Bootstrap

At work I get to update an internal application with Bootstrap. I was already looking into for my own personal development. And am pleased to have the opportunity to work on it while getting paid. I am not a designer and consider myself a CSS hacker. I ‘m not always aware of best practices in CSS (though I am working on it) but I can often figure things out. And joke that I make websites “not ugly”.

All of our applications are internal apps and clients/vendors have to use them. We have no designers and much of our stuff is not pretty.

Since some applications were created to replace paper forms we often tried to make them look as close as possible to the paper form. This is not necessarily attractive.

By removing the assumption that app should look like the paper form and using Bootstrap, I’d call the application  ‘almost pretty’. :-)

In the process I am also cleaning up the JavaScript. We have been using jQuery and jQuery UI and other plugins.  I was the one that introduced jQuery to our group when I was still a novice. As a result, there is a lot of repeated code and even multiple versions of jQuery were included on various pages.  This also result of copy-paste because multiple developers work on it and sometime deadlines make best practices difficult.

I am a firm believer in writing DRY (Do not Repeat Yourself) code and love cleaning things up. Adding front-end validation and replacing ColdFusion’s UI tags with JavaScript/jQuery.

The result is more elegant code, less repeated code, and more consistent code. AND a better looking, performing application.

Handling Email

On of my major concerns about moving to a VPS on Digital Ocean <– affiliate link was how to handle email.  Administering a web server is one thing and probably complicated enough but what about an email server? How do I manage email for all of those domains?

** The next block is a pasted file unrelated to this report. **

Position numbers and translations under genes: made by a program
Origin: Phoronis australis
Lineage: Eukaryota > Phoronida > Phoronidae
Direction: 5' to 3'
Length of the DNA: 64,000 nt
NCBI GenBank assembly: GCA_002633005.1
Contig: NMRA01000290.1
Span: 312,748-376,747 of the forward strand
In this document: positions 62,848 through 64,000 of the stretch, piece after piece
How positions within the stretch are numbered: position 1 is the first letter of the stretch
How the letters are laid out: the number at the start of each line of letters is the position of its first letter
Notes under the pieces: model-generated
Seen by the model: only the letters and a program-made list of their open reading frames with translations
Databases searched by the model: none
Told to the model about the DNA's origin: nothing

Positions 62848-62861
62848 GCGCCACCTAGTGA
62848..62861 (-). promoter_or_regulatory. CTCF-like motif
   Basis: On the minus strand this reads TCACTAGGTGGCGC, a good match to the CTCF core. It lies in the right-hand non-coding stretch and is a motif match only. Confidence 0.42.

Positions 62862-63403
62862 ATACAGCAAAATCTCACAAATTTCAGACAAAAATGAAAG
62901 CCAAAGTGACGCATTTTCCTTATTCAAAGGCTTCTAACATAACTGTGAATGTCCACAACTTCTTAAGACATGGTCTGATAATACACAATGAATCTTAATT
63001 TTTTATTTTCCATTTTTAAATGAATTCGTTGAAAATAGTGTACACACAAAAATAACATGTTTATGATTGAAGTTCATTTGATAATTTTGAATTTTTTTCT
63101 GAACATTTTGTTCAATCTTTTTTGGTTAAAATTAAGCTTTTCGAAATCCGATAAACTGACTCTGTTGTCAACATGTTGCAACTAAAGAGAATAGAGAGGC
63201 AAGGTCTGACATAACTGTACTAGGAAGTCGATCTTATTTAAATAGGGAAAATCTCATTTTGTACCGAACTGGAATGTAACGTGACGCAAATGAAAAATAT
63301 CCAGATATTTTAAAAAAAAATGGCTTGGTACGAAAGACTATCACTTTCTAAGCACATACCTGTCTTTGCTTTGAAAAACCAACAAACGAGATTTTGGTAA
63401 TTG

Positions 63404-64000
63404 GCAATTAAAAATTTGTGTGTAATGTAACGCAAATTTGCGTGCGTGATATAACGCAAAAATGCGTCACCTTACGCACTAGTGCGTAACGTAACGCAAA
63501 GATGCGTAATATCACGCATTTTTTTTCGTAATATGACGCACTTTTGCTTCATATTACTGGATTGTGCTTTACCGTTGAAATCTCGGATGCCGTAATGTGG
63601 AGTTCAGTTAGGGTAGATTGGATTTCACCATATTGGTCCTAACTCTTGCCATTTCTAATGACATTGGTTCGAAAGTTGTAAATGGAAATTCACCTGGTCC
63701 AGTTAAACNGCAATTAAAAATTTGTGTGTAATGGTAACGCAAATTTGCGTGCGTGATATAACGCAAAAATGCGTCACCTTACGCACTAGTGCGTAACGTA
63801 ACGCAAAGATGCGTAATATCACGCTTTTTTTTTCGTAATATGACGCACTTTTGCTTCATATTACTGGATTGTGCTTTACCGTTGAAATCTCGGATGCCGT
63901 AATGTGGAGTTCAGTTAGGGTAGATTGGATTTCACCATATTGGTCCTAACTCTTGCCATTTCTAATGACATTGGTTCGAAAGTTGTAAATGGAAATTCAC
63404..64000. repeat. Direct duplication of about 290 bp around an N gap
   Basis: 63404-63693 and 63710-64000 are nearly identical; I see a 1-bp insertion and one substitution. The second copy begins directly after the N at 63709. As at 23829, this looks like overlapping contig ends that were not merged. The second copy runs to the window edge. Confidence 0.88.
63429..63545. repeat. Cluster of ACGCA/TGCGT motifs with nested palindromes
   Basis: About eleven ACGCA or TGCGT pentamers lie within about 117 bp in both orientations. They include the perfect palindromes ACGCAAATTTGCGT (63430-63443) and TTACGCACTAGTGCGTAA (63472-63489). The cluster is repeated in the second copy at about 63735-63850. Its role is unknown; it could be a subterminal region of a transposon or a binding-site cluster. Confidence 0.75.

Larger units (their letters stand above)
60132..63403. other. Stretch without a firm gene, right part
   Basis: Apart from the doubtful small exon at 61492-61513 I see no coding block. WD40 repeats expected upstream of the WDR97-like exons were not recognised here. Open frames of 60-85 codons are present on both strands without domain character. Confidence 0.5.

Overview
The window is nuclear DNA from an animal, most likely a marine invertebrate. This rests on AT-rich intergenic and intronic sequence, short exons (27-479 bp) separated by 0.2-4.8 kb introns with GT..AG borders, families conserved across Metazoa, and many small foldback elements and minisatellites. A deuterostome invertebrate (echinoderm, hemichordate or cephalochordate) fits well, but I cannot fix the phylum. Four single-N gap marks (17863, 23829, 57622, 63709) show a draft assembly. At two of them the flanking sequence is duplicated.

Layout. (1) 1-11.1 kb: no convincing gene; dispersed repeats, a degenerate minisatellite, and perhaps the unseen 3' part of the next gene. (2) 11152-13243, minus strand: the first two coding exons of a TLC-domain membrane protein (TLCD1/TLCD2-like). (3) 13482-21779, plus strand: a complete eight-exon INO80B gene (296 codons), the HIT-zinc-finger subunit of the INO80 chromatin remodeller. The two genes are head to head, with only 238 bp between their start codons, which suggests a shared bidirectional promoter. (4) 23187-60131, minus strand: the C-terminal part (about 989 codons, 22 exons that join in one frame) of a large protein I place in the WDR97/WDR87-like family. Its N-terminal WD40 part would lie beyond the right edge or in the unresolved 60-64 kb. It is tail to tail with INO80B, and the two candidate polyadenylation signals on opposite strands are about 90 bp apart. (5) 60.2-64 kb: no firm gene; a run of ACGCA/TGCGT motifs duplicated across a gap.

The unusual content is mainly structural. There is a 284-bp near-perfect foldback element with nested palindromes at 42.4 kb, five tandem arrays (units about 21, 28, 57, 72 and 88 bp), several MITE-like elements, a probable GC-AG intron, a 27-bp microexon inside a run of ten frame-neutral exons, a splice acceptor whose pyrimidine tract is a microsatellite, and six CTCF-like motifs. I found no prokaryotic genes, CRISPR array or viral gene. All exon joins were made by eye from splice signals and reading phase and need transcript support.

While reviewing information about TuxLite (TuxLite is a free collection of shell scripts for rapid deployment of LAMP and LNMP stacks (Linux, Apache/Nginx, MySQL and PHP) for Debian and Ubuntu), their FAQ page said that running an email server will use too many resources on a VPS.  They suggested using Google Apps, Zoho Mail or Fastmail.

After a little research I decided on Zoho Mail. I am using the free level for each domain I own. If you need more than 5 email accounts on a domain or want to handle multiple domains in a single account it will cost you more than free.

I’ve decided to keep my email accounts simple and just use one for each domain and forward them to my personal gmail address. In gmail then I create a filter that labels the domain they came from.

I’ve had to as for help to get email forwarding working. I am not sure why. But overall it is a much simpler solution that trying to figure out how to manage an email server.

Of course, my VPS will still need to send email, TuxLite configures Postfix for outgoing email.

Screwing up WordPress

OK so I want to reset this blog to be brand new. Too smart for her own good of a webmaster figures it is just faster to go into PHPMYADMIN on the backend and just delete all of the content.. Now this is a multisite install where I have Network Admin privileges (so I can do anything and everything). I am not used to PHPMYADMIN, I use SQL Server in my day to day work, and when I work on MySQL I either use SQLYog or HeidiSQL which all have a very different look and feel than PHPMYADMIN. So I inadvertently deleted some rows from the wp_sitemeta table. Now I could no longer signin as Network Admin. Oops!

Luckily, I recently performed a full backup on my site, which took an hour to extract. Then I took the MySQL backup script, created the database locally and saw that it was the wp_sitemeta table that had the missing rows. Using the backup script for that table I ran that in PHPMYADMIN and restored my Network Admin privileges. Phew! Disaster averted!